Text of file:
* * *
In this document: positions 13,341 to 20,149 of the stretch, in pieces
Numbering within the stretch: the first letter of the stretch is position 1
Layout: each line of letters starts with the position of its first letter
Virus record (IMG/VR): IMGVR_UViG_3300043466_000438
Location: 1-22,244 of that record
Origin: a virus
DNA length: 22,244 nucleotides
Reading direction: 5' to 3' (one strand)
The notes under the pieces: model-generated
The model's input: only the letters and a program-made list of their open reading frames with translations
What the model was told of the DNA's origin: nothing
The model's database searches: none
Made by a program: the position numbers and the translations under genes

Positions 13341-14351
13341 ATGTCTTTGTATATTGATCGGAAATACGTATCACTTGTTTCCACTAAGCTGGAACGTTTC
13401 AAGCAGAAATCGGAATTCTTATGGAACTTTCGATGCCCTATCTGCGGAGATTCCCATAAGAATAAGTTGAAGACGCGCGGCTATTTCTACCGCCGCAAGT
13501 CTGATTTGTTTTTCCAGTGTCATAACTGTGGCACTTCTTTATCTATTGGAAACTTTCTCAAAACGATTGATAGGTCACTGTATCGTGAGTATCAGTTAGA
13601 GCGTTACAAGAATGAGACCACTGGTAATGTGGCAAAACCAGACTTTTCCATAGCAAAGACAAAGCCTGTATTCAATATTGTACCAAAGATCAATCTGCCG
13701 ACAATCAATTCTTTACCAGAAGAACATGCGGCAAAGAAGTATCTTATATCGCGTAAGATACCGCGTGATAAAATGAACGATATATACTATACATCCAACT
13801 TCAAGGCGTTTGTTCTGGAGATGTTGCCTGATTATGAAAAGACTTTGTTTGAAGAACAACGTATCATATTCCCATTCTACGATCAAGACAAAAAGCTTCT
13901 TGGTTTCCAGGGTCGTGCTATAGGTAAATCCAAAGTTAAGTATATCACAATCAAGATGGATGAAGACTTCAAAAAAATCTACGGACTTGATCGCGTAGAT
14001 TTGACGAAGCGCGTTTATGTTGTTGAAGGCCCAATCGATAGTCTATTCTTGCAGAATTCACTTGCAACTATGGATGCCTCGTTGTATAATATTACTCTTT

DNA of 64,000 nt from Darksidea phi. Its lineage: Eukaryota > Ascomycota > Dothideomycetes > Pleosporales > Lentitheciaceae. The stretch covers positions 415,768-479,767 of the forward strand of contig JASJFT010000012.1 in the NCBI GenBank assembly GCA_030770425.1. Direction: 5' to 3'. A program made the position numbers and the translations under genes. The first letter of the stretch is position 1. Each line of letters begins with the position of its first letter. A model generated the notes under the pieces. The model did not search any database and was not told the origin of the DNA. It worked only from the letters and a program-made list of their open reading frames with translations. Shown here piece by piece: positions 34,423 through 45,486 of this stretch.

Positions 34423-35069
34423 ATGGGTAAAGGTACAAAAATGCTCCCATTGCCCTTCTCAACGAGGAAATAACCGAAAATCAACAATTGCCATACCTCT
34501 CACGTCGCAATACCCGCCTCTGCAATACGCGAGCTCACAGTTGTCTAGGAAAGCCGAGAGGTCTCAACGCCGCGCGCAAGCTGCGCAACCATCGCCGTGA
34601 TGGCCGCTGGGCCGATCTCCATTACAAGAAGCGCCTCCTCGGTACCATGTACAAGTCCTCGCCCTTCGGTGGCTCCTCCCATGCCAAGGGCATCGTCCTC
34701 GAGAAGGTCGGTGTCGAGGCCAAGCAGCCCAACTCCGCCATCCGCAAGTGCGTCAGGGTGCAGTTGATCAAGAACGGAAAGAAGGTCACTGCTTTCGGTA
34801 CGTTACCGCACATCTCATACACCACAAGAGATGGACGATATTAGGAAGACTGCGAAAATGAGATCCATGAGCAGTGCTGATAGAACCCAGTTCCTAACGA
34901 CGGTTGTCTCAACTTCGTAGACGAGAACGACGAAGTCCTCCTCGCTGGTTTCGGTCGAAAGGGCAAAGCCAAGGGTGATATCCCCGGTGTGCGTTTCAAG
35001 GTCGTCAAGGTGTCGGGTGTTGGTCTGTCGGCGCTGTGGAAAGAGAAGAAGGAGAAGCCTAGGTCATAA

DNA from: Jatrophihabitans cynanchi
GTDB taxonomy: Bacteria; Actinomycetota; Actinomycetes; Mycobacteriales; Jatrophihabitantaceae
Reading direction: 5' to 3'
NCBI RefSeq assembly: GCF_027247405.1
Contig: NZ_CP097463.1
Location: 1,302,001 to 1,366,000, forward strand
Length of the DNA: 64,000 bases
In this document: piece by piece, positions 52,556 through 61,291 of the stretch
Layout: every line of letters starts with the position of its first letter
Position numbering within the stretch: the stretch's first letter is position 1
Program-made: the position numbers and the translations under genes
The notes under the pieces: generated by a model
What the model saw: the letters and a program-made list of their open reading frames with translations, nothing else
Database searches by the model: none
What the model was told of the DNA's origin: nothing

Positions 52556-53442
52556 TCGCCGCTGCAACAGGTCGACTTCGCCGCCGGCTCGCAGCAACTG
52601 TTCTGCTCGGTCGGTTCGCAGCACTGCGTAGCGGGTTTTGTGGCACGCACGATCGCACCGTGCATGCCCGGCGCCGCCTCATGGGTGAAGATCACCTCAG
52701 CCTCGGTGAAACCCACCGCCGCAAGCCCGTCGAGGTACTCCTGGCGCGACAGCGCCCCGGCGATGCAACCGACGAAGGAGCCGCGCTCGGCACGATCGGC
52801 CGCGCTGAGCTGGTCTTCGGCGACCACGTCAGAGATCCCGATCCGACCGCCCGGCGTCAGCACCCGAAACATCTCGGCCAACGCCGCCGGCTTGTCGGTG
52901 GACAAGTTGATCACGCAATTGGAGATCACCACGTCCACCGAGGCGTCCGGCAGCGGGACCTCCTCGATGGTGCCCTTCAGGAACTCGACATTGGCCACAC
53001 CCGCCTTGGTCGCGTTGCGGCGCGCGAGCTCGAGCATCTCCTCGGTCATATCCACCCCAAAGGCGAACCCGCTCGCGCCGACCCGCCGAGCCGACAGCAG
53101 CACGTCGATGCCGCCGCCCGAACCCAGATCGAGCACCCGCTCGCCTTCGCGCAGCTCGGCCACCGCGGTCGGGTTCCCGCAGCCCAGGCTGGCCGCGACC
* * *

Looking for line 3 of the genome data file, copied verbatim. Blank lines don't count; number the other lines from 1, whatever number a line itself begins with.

Layout: each line of letters starts with the position of its first letter